Richard Stallman's new article: Overcoming Social Inertia

Matthias Kirschner mk at
Mon Nov 5 10:43:08 UTC 2007

A new article is in the GNU philosophy website. For those of you, who
are reading your mails offline I have included the text. I hope that
also helps lowering the work to comment it ;)

Overcoming Social Inertia

by Richard Stallman

 15 years have passed since the combination of GNU and Linux first made it
possible to use a PC in freedom. During that time, we have come a long way. You
can even buy a laptop with GNU/Linux preinstalled from more than one hardware
vendor, although the systems they ship are not entirely free software. So what
holds us back from total success?

 The main obstacle to the triumph of software freedom is social inertia. You
have surely seen its many forms. Many commercial web sites are only accessible
with Windows. The BBC's iPlayer handcuffware runs only on Windows. If you value
short-term convenience instead of freedom, you might consider these reasons to
use Windows. Most companies currently use Windows, so students who think
short-term want to learn Windows, and ask schools to teach Windows, which they
do, thus leading many other students to use Windows. Microsoft actively
nurtures this inertia: it encourages schools to inculcate dependency on
Windows, and contracts to set up web sites, which then turn out to work only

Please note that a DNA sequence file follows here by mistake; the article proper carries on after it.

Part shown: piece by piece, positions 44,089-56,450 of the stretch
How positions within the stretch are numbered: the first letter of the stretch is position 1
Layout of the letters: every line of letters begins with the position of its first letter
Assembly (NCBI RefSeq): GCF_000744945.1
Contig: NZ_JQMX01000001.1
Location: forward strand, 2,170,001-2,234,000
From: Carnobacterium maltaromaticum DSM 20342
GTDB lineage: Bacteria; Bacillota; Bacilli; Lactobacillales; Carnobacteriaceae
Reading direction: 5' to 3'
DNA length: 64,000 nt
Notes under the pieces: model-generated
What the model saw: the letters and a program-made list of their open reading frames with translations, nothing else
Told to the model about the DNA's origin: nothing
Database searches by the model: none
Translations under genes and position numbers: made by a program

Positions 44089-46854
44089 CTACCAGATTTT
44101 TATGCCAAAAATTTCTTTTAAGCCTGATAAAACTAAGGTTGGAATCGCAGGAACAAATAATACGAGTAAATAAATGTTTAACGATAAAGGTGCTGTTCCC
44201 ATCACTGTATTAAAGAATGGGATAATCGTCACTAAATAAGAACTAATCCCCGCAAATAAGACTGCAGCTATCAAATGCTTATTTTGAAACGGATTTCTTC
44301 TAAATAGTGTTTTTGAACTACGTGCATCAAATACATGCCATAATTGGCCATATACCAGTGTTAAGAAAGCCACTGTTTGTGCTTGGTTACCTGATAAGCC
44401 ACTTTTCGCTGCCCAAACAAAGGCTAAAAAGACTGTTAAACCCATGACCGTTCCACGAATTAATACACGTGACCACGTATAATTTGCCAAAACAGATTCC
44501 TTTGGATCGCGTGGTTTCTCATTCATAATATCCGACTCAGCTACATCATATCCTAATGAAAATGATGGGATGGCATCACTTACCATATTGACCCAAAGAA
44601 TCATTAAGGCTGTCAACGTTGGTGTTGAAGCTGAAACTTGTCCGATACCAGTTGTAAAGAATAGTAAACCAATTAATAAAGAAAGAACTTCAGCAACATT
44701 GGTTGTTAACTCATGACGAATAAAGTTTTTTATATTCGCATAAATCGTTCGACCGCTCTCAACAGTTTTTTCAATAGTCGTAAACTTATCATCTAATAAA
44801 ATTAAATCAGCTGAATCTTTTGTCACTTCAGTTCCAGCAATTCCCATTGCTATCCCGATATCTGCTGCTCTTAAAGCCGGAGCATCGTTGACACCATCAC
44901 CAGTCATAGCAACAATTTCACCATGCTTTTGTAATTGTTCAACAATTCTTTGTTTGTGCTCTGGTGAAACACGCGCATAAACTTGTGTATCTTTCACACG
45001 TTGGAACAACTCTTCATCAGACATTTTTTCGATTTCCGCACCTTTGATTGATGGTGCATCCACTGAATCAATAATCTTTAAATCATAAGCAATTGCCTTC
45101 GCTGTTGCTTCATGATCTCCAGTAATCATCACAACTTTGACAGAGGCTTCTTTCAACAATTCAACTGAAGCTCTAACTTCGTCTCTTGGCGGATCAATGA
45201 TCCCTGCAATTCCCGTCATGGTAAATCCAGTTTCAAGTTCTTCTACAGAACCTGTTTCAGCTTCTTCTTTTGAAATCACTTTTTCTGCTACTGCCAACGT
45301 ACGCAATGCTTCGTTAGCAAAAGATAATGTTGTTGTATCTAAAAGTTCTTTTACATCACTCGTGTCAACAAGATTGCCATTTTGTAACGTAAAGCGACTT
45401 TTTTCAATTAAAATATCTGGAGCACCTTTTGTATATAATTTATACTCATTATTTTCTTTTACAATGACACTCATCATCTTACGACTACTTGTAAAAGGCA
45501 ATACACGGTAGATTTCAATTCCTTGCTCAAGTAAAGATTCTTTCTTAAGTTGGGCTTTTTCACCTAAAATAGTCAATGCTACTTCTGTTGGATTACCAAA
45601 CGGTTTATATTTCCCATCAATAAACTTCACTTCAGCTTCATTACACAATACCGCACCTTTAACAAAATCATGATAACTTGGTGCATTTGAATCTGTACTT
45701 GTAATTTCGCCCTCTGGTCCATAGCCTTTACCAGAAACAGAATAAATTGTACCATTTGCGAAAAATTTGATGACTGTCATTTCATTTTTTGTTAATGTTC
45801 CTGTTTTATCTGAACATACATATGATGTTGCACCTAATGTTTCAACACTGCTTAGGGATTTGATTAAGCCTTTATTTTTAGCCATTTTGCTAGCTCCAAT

with Internet Explorer.

 A few years ago, Microsoft ads argued that Windows was cheaper to run than
GNU/Linux. Their comparisons were debunked, but it is worth noting the deeper
flaw that their arguments reduce to social inertia: “Currently, more technical
people know Windows than GNU/Linux.” People that value their freedom would not
give it up to save money, but many business executives believe ideologically
that everything they possess, even their freedom, should be for sale.

 Social inertia consists of people giving in to social inertia. When you give
in to social inertia, you become part of it; when you resist it, you reduce it.
We conquer inertia by identifying it, and resolving not to be part of it.

 Here is where the philosophical weakness of most of our community holds us
back. Most GNU/Linux users have never even heard the ideas of freedom that
motivated the development of GNU, so they still judge matters based on
short-term convenience rather than on their freedom. This makes them vulnerable
to being led by the nose, through social inertia.

 To change this, we need to talk about free software and freedom — not merely
practical benefits such as cited by open source. Thus we can build our
community's strength and resolve to overcome social inertia.

Copyright © 2007 Richard Stallman 

Verbatim copying and distribution of this entire article are permitted
worldwide, without royalty, in any medium, provided this notice is preserved.

Free Software Foundation Europe (FSFE) []         ( 
Join the Fellowship of FSFE!         [][][]       (
Your donation powers our work!         []   (

More information about the Discussion mailing list